The first look at the Redskins offense without injured back Tim Hightower and injured receiver Santana Moss was about as expected — not very pretty. Washington went nowhere on its first two drives. The Bills used their second drive to march down the field for a touchdown, with Ryan Fitzpatrick hitting Scott Chandler with a 20-yard scoring pass. But so as not to be a total downer only one quarter in, there was a highlight for the Redskins. Rookie receiver Leonard Hankerson, the third-round pick involved in some controversy on his first play of the season in the loss to Carolina, hauled in his first career reception. Quarterback John Beck hit Hankerson for 23 yards with about two minutes to play in the quarter. That accounted for a major chunk of the 57 yards Washington gained in the quarter. Beck later overthrew Hankerson badly when he tried to connect with him on a bomb.
Finding a highlight in this quarter would require considerable license, more commonly known as fiction. When a team is outgained 124-4, as the Redskins were, highlights are really hard to find. Well, there’s this: Buffalo was only able to increase its lead to 13-0 at halftime on a pair of Rian Lindell field goals. And the Redskins’ London Fletcher did intercept Fitzpatrick to kill a Bills drive, the first “red zone” pick Fitzpatrick has thrown this season. Of course, after running it himself on first down, Beck was sacked on second down.
The Bills sacked Beck four times in the first half. That’s not good under any circumstances. It is particularly bad when you consider the Bills had only four sacks in six games coming into Sunday. With two weapons out in Hightower and Moss and two starting linemen also hurt, Beck had to be a magician to make anything happen. But he’s not.
Who knew the first two quarters would actually look good compared to the third? If there was a fiery halftime speech delivered, Redskins coach Mike Shanahan needs to tear it up and not use it again. Washington did pretty much nothing in the third quarter. OK, that’s what Washington did in the first half. It didn’t improve on that in the third quarter. Beck was sacked twice more, bringing the total for the game to six. Washington collected only two first downs in the quarter. Not once did it threaten to score. Still within range, the Redskins could have made things at least interesting with a good start to the quarter. Instead, the Redskins let Fred Jackson run for 37 yards on the first play of the half. Buffalo eventually went in for its second touchdown, another Fitzpatrick-to-Chandler pass, to build a 20-point lead that must have seemed like 200-0 given the Redskins’ struggles on offense.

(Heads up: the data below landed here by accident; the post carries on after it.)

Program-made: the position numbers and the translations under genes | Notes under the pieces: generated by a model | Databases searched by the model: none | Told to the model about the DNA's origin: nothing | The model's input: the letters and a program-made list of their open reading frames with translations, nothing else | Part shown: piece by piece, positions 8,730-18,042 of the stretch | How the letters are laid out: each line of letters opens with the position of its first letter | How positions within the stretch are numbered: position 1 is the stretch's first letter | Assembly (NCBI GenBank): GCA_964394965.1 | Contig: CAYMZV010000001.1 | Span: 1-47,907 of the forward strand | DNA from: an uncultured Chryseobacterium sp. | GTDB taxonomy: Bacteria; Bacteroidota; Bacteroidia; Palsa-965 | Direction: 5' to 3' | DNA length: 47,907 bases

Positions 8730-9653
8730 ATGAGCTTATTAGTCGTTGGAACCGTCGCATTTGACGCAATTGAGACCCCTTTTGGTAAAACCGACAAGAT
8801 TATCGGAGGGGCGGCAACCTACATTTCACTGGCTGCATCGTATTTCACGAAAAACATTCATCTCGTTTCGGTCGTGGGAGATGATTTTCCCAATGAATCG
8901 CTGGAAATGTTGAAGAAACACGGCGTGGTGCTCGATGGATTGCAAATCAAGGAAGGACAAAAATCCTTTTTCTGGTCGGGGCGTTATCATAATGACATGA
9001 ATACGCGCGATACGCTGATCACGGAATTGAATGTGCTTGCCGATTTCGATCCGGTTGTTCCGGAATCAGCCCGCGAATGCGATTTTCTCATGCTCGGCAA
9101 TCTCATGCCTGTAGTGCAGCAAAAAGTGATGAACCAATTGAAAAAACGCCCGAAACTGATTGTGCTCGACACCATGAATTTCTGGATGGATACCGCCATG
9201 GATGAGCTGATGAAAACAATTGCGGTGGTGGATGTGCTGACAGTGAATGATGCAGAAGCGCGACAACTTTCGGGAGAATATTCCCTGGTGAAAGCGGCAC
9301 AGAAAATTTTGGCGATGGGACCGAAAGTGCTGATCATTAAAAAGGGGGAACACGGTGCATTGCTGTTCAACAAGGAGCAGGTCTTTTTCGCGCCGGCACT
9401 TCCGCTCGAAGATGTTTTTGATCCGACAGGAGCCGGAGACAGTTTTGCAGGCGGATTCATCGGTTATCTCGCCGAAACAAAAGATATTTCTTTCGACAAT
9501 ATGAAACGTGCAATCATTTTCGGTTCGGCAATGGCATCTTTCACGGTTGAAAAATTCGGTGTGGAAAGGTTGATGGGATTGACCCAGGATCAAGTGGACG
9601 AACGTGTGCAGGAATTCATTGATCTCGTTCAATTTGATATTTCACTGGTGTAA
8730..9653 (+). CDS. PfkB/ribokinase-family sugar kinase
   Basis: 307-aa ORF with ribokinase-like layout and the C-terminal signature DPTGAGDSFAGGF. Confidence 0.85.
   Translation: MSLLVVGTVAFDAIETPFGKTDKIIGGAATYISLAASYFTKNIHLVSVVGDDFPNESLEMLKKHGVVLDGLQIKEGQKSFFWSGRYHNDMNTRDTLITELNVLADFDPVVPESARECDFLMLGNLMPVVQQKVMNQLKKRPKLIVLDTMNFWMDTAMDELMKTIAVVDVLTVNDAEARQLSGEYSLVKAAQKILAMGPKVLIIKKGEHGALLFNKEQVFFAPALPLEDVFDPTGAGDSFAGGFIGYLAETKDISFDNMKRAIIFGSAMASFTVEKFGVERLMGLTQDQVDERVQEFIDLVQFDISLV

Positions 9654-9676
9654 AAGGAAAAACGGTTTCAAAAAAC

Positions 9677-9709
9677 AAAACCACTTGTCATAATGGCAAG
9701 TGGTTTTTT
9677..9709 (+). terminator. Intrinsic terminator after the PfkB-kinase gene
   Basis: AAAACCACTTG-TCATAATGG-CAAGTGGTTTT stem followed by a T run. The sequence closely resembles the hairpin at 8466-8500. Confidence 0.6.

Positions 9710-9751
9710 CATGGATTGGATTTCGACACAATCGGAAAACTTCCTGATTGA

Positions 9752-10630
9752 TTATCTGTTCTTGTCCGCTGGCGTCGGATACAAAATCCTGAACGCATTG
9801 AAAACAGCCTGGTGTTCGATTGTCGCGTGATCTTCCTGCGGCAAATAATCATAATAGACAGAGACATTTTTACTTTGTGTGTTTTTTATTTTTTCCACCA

It just kept getting worse for the Redskins, who tried to avoid being the first NFL team coached by Shanahan to be shut out. They failed, thus ending Shanahan’s non-shutout streak at 266 games, which is more than 16 full seasons. Beck was intercepted twice in the quarter and he spent a whole lot of time getting knocked down. Washington allowed nine sacks, tied for the most in team history. The last came very late, when Washington was within range of at least a field goal. It set up a fourth-down play and the Redskins went for the touchdown. Beck’s pass went incomplete. For the day, Washington was outgained more than 2-1 (390 yards to 178). Ryan Torain led the team in rushing. His total? Fourteen yards. The Redskins allowed Jackson to rush for 120 yards and Fitzpatrick to pass for 262. It was a day that started ugly and remained that way throughout.
The second half starts. A big defensive series for the Redskins and who knows? Despite their offensive ineptitude in the first half, maybe they can get back in it. Nope. Fred Jackson goes for 37 yards on a rush.
Shortly thereafter, the Bills score again on the second Ryan Fitzpatrick to Scott Chandler hookup of the day.
The momentum stayed with the Bills, thanks to Jackson’s big run to start the half. The way the Skins’ offense was struggling, this puppy was as good as over with them down by 20 points.